How to Protect DDoS Attacks with Nginx

Protect DDoS Attacks with Nginx

The ever-evolving digital landscape has brought not just opportunities but also threats, among which Distributed Denial of Service (DDoS) attacks stand as a formidable challenge for online entities. These assaults, aimed at rendering a service or network unavailable, can be crippling. In this guide, we delve into leveraging Nginx, a robust web server and reverse proxy, as a shield against DDoS attacks.

Understanding DDoS Attacks

DDoS assaults come in varied forms, from overwhelming networks with traffic to exploiting vulnerabilities. Their motive ranges from extortion to activism. These attacks can paralyze online services, impacting revenue and reputation. Recent statistics show a surge in the frequency and intensity of such attacks, emphasizing the urgency of fortified defenses.

Types of DDoS Attacks and Their Impact

DDoS attacks come in various forms, with each type posing a unique challenge to mitigation. Understanding these types is fundamental:

  1. Volumetric Attacks: These aim to flood the network and server resources, often utilizing botnets and amplification techniques.
  2. TCP/UDP Exhaustion: Attackers exhaust connection resources to make services unavailable.
  3. Application Layer Attacks: These target application vulnerabilities, overwhelming web servers and applications.
  4. Low-and-Slow Attacks: These are subtler, and designed to evade detection by slowly overloading resources.

Nginx as a Shield Against DDoS

Nginx, known for its efficiency in handling high traffic, proves an invaluable asset in mitigating DDoS attacks. Its role as a robust web server and reverse proxy allows for the management of incoming traffic, thus safeguarding against potential service disruptions.

Configuring Nginx for DDoS Protection

Utilizing Rate Limiting to Control Incoming Requests

Rate limiting involves controlling the number of incoming requests, and shielding your server against sudden surges. Let’s delve into the configuration.

Navigate to Nginx’s configuration directory:

nano /etc/nginx/nginx.conf

Within the file, under the HTTP block, include the following:

limit_req_zone $binary_remote_addr zone=mylimit:10m rate=10r/s;
server {
    location / {
        limit_req zone=mylimit burst=20 nodelay;

This snippet establishes a zone called ‘mylimit’ that allows 10 requests per second with a burst of 20 requests without delay.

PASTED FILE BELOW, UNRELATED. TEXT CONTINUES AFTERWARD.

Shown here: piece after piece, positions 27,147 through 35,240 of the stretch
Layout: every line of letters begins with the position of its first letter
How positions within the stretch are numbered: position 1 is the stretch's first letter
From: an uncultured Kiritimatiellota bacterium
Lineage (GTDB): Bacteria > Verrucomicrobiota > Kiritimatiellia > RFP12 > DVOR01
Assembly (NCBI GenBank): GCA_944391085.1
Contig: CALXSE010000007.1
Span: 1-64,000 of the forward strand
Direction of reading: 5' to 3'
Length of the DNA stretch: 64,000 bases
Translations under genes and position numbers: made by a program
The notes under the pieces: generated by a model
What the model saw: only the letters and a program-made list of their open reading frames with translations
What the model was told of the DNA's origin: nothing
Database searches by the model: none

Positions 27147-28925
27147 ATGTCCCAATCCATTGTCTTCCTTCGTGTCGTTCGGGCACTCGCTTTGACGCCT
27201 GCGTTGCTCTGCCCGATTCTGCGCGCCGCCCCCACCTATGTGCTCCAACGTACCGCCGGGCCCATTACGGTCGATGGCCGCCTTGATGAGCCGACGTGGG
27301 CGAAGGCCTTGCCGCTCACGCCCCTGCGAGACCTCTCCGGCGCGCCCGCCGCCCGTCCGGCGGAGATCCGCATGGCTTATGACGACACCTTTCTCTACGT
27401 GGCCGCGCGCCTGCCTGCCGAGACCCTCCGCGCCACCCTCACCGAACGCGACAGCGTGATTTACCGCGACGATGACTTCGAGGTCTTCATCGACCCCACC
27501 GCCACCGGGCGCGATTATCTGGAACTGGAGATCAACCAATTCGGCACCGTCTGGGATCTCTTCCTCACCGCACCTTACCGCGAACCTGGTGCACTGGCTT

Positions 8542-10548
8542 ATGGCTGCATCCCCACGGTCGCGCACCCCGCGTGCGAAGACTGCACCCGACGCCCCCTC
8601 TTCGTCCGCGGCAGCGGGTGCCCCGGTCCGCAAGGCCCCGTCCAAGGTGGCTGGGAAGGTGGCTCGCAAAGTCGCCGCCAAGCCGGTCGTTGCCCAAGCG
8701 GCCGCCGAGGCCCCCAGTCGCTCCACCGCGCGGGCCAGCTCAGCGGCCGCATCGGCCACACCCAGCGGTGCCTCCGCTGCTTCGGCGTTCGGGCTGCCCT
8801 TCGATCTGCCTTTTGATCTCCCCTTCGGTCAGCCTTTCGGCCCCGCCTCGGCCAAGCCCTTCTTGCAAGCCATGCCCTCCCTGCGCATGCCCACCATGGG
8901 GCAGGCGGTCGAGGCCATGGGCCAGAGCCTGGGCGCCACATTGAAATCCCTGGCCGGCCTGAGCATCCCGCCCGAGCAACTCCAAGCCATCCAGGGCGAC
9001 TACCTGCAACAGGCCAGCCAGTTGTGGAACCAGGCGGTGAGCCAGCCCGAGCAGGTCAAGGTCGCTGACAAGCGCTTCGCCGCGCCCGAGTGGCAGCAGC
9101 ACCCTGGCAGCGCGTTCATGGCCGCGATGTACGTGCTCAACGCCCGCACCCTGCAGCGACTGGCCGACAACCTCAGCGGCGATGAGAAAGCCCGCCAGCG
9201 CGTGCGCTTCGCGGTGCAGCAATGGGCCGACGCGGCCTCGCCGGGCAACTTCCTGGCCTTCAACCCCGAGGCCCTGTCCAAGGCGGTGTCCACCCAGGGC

Implementing Access Control Lists (ACLs)

ACLs are paramount for whitelisting and blacklisting IPs, fortifying your server against potentially malicious sources.

Navigate to the site configuration file:

cd /etc/nginx/sites-available/

Edit the default site configuration file:

sudo nano default

Include the following ACL block:

server {
    location / {
        deny all;

This snippet denies a specific IP (, allows a range (, and denies all other IPs.

Leveraging Nginx Buffering to Handle Sudden Traffic Spikes

Nginx buffering aids in managing sudden traffic surges by storing and serving content efficiently. Configure buffering using the following directives:

location / {
    proxy_buffering on;

Configure the buffer size and timeout values to optimize buffering:

proxy_buffer_size 128k;
proxy_buffers 4 256k;
proxy_busy_buffers_size 256k;
proxy_temp_file_write_size 256k;
proxy_read_timeout 300;

Load Balancing and DDoS Resilience

Implementing load balancing through Nginx allows for the distribution of traffic across multiple servers, alleviating the impact of DDoS attacks on a single server.

http {
    upstream backend {
        # Additional servers
    server {
        location / {
            proxy_pass http://backend;
            # Additional configurations

Additional Security Measures

Web Application Firewall (WAF) Integration

Integrating a WAF alongside Nginx further fortifies your defense. Popular WAFs like ModSecurity add an extra layer of security.

Regular Updates and Maintenance

Continuously update and fine-tune configurations to stay ahead of evolving threats. Regular maintenance is key to a robust defense.

Stress Testing and Validation

Using Stress-Testing Tools to Simulate DDoS Scenarios

To test your Nginx configuration against potential DDoS attacks, consider using tools like Apache Bench (ab) or Siege. For instance, you can simulate a DDoS attack with Apache Bench by running:

ab -n 10000 -c 100

Monitoring Nginx Logs for Suspicious Activities

Nginx logs are your eyes and ears in detecting suspicious activities. Access the logs:

sudo tail -f /var/log/nginx/access.log


Mitigating DDoS attacks is an ongoing process that requires vigilance and adaptability. By understanding the threat landscape, configuring Nginx effectively, and implementing best practices, you can significantly reduce the risk of falling victim to these disruptive attacks. Stay proactive in monitoring and adjusting your security measures to ensure the resilience of your web services in an ever-evolving online world. Protecting your infrastructure is an investment in the long-term success and reliability of your online presence.


r00t is a seasoned Linux system administrator with a wealth of experience in the field. Known for his contributions to, r00t has authored numerous tutorials and guides, helping users navigate the complexities of Linux systems. His expertise spans across various Linux distributions, including Ubuntu, CentOS, and Debian. r00t's work is characterized by his ability to simplify complex concepts, making Linux more accessible to users of all skill levels. His dedication to the Linux community and his commitment to sharing knowledge makes him a respected figure in the field.
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